By Elder Vern P. Stanfill
Of the Seventy
As a young boy, I learned to love the dramatic changes in the seasons of the year in southwest Montana, where I grew up. My favorite season was fall—the time of the harvest. Our family hoped and prayed that our months of hard work would be rewarded with a bountiful harvest. My parents worried over the weather, the health of animals and crops, and many other things over which they had little control.
As I grew, I became even more aware of the urgency involved. Our livelihood depended upon the harvest. My father taught me about the equipment we used to harvest grain. I watched as he would move the machinery into the field, cut a small swath of grain, and then check behind the combine to make sure that as much grain as possible landed in the holding tank and was not thrown out with the chaff. He repeated this exercise several times, adjusting the machine each time. I ran alongside and pawed through the chaff with him and pretended that I knew what I was doing.
After he was satisfied with the adjustments to the machine, I found some kernels of grain in the chaff on the ground and presented them to him with a critical look. I will not forget what my father said to me: “It is good enough and the best that this machine can do.” Not really satisfied with his explanation, I pondered the imperfections of this harvest.
A short time later, when the weather turned cold in the evenings, I watched thousands of migrating swans, geese, and ducks descend onto the fields to nourish themselves on their long journey south. They ate the leftover grain from our imperfect harvest. God had perfected it. And not a kernel was lost.
It is often a temptation in our world and even within the culture of the Church to obsess about perfection. Social media, unrealistic expectations, and often our own self-criticism create feelings of inadequacy—that we are not good enough and never will be. Some even misunderstand the invitation of the Savior to “be ye therefore perfect.”1
Remember that perfectionism is not the same as being perfected in Christ.2 Perfectionism requires an impossible, self-inflicted standard that compares us to others. This causes guilt and anxiety and can make us want to withdraw and isolate ourselves.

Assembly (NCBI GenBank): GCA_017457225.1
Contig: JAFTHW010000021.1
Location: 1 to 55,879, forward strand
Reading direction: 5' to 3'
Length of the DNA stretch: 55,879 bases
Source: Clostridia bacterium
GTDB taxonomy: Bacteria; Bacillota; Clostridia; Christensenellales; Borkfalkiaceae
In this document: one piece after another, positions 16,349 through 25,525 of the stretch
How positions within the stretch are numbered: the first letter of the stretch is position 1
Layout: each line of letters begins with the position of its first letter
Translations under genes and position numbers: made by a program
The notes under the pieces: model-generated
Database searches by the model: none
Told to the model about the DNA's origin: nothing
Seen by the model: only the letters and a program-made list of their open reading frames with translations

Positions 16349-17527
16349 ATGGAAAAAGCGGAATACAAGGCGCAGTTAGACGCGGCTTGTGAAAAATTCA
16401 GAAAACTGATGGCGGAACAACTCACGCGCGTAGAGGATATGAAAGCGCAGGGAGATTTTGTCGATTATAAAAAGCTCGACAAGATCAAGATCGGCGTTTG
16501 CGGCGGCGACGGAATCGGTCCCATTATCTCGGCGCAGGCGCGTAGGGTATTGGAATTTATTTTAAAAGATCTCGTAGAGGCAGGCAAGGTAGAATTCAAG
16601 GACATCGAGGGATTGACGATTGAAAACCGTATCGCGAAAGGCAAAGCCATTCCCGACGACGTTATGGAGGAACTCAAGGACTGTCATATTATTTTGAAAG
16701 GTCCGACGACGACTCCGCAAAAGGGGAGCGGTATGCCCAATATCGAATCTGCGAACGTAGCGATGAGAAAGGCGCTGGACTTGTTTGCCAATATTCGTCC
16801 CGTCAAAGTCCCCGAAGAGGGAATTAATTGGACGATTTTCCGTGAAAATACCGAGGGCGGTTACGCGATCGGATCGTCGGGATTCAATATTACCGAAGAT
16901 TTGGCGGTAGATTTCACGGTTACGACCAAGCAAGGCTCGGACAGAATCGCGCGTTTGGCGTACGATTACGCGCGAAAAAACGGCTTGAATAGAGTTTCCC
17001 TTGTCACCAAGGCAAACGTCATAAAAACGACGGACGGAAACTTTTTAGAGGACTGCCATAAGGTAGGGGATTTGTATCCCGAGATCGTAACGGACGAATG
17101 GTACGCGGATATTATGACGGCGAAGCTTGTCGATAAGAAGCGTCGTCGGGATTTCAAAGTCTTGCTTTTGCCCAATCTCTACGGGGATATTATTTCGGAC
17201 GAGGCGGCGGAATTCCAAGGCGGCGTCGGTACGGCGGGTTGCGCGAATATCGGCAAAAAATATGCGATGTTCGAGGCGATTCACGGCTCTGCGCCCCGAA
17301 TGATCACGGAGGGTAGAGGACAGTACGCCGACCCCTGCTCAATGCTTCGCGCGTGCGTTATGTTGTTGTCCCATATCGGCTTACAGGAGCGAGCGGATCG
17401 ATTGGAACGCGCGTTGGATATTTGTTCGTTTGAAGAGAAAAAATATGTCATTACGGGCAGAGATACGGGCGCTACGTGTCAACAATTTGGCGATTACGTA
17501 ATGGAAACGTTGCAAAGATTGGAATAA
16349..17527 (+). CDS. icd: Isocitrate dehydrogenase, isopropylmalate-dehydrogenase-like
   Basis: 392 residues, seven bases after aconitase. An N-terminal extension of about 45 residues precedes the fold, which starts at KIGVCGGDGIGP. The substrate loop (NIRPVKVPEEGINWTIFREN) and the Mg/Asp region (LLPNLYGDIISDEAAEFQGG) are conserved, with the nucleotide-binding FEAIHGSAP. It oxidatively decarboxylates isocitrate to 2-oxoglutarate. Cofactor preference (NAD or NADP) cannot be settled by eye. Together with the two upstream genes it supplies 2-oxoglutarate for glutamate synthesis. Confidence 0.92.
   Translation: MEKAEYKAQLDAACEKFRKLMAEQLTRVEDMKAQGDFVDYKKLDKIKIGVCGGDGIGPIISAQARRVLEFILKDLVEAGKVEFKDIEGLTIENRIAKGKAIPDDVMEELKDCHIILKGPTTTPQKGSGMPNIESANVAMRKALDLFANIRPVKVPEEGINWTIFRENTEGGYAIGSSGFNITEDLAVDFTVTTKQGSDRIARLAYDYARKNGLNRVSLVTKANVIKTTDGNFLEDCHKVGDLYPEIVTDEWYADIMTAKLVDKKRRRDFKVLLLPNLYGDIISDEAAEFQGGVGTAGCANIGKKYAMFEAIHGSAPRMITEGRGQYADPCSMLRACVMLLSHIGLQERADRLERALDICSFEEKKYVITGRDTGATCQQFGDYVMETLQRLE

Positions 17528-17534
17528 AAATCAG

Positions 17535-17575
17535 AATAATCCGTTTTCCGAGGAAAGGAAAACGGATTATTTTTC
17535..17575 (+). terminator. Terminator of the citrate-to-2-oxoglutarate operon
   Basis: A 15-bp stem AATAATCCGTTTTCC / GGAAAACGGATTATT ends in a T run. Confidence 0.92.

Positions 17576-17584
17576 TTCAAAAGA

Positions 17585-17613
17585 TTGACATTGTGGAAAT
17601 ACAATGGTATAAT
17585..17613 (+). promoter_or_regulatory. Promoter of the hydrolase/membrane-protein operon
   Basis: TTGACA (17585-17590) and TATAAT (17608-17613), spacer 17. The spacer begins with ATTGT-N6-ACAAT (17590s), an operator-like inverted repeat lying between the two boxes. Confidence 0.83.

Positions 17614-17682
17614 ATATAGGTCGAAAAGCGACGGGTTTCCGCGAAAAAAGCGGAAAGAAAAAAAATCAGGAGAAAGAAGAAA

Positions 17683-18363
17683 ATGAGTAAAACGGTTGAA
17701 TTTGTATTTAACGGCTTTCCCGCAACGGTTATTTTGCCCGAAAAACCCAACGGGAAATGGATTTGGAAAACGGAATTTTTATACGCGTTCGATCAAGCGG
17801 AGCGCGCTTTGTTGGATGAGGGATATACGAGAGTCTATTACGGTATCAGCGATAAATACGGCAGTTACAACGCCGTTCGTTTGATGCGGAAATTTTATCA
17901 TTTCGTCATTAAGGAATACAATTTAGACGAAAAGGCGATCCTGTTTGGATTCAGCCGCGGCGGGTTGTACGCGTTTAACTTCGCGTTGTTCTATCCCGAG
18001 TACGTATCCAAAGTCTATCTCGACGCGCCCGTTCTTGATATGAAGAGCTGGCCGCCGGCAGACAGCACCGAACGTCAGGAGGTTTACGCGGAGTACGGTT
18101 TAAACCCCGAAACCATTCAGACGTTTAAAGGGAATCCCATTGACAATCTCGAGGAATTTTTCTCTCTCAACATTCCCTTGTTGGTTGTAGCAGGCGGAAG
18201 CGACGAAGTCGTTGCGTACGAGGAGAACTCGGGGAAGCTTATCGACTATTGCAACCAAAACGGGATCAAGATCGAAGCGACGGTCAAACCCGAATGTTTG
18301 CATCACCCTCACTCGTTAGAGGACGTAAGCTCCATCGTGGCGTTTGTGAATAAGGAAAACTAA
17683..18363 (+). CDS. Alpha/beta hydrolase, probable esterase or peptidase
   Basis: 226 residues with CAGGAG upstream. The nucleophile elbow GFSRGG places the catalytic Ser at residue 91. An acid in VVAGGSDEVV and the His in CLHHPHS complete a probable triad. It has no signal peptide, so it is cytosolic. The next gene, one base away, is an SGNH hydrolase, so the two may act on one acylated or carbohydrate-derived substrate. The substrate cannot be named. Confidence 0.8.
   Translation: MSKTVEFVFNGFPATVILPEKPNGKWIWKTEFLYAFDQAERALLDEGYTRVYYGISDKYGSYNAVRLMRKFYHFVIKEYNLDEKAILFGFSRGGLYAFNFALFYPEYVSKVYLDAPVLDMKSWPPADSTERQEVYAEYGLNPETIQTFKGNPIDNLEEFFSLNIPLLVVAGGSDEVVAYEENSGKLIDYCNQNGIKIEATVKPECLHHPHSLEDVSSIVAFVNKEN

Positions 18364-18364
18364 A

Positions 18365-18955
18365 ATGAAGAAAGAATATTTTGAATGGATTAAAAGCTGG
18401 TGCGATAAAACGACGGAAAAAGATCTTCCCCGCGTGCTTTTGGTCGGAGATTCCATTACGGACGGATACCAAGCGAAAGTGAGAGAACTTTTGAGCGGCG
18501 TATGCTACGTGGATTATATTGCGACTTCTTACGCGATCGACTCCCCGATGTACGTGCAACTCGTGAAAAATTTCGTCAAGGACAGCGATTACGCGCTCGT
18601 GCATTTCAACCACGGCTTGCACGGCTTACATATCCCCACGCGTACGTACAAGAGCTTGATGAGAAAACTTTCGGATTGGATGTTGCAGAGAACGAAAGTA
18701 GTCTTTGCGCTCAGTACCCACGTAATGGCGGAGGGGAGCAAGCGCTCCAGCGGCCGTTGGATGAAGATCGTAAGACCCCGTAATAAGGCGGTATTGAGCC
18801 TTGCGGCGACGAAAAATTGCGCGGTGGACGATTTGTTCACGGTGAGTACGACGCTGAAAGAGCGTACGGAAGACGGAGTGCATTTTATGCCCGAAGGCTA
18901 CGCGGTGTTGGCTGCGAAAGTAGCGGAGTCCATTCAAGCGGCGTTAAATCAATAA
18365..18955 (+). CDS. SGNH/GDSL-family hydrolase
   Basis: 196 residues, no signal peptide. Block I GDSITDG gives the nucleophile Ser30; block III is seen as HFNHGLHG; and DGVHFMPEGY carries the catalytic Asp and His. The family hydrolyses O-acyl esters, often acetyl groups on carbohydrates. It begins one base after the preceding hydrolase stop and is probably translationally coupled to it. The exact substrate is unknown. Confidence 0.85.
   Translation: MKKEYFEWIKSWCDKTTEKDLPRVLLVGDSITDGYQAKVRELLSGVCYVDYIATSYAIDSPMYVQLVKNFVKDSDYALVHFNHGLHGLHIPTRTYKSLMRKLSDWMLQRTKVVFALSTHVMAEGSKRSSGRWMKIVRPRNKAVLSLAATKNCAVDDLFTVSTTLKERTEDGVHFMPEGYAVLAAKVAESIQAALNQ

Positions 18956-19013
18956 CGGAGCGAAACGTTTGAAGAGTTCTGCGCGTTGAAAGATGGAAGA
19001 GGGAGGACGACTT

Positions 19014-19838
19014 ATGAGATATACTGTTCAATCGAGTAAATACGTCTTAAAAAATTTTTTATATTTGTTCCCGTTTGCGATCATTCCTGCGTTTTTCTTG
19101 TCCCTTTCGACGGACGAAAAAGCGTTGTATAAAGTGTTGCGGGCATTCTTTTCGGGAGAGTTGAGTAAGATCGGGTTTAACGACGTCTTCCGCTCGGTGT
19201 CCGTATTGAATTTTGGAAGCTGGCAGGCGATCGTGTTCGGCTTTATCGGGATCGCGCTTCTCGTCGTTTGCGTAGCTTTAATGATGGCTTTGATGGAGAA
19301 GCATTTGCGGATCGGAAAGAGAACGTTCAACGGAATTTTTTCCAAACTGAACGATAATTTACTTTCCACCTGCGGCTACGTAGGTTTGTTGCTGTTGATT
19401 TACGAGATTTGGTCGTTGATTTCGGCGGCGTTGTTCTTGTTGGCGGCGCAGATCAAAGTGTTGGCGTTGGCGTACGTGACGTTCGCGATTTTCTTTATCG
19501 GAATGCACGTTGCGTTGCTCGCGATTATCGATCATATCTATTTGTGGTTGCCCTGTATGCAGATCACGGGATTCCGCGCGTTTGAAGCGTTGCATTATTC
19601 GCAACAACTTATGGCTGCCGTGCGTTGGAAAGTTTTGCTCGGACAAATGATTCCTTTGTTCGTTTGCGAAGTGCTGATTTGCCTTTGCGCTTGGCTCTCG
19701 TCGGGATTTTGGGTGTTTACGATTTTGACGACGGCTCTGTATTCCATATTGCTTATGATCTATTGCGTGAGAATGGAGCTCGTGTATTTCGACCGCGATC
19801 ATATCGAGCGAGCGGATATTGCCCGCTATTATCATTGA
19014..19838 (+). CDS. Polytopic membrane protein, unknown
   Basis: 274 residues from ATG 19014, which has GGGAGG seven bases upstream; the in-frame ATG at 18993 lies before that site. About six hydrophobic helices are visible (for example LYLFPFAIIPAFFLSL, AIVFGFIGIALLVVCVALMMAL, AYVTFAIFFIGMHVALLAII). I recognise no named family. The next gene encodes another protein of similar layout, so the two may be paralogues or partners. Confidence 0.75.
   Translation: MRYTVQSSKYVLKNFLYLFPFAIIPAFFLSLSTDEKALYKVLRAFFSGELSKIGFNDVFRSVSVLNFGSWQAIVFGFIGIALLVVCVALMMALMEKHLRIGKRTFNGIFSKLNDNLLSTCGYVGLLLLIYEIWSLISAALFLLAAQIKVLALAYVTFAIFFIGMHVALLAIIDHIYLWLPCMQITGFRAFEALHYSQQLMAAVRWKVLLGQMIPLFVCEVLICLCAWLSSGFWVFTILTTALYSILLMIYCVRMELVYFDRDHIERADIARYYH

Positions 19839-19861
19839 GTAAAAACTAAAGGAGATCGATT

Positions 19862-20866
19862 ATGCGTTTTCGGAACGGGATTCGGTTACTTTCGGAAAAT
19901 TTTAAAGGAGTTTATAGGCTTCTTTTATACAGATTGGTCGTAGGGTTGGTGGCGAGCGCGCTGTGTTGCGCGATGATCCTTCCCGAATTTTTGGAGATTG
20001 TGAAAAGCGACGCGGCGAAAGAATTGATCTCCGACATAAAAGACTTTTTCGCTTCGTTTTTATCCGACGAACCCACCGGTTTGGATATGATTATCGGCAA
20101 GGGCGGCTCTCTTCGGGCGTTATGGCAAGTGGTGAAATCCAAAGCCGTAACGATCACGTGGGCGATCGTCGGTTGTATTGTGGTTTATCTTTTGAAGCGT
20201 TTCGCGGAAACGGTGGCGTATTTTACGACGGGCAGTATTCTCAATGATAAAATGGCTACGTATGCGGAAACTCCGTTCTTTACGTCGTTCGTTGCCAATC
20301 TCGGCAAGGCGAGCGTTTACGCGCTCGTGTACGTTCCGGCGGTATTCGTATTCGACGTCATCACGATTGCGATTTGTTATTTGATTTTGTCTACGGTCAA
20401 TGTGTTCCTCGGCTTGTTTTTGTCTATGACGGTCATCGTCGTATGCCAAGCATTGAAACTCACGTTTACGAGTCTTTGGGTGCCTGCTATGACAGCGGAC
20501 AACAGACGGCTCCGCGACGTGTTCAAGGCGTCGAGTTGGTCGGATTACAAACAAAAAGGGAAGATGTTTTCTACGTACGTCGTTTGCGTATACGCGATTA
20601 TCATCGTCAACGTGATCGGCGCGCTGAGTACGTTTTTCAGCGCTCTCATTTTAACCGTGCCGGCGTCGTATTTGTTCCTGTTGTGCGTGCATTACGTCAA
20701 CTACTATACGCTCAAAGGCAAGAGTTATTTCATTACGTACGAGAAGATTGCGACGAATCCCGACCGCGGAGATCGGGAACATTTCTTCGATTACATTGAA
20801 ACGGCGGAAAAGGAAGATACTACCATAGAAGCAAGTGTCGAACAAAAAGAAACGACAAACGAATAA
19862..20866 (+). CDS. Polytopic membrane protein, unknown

Becoming perfected in Christ is another matter. It is the process—lovingly guided by the Holy Ghost—of becoming more like the Savior. The standards are set by a kind and all-knowing Heavenly Father and clearly defined in the covenants we are invited to embrace. It relieves us of the burdens of guilt and inadequacy, always emphasizing who we are in the sight of God. While this process lifts us and pushes us to become better, we are measured by our personal devotion to God that we manifest in our efforts to follow Him in faith. As we accept the Savior’s invitation to come unto Him, we soon realize that our best is good enough and that the grace of a loving Savior will make up the difference in ways we cannot imagine.
We can see this principle in effect when the Savior fed the five thousand.
“When Jesus then lifted up his eyes, and saw a great company come unto him, he saith unto Philip, Whence shall we buy bread, that these may eat? …
“Philip answered him, Two hundred pennyworth of bread is not sufficient for them, that every one of them may take a little.
“One of his disciples, Andrew, Simon Peter’s brother, saith unto him,
“There is a lad here, which hath five barley loaves, and two small fishes: but what are they among so many?”3
Do you ever wonder how the Savior must have felt about this young boy, who with the faith of a child offered what he must have known to be woefully inadequate in the face of the task at hand?
“And Jesus took the loaves; and when he had given thanks, he distributed to the disciples, and the disciples to them that were set down; and likewise of the fishes as much as they would.
“When they were filled, he said unto his disciples, Gather up the fragments that remain, that nothing be lost.”4
The Savior perfected the humble offering.
Shortly after this experience, Jesus sent His disciples ahead on a boat. They soon found themselves on a stormy sea in the middle of the night. They became frightened when they saw a ghostly figure walking toward them on the water.
“But straightway Jesus spake unto them, saying, Be of good cheer; it is I; be not afraid.
“And Peter answered him and said, Lord, if it be thou, bid me come unto thee on the water.
“And he said, Come. And when Peter was come down out of the ship, he walked on the water, to go to Jesus.
“But when he saw the wind boisterous, he was afraid; and beginning to sink, he cried, saying, Lord, save me.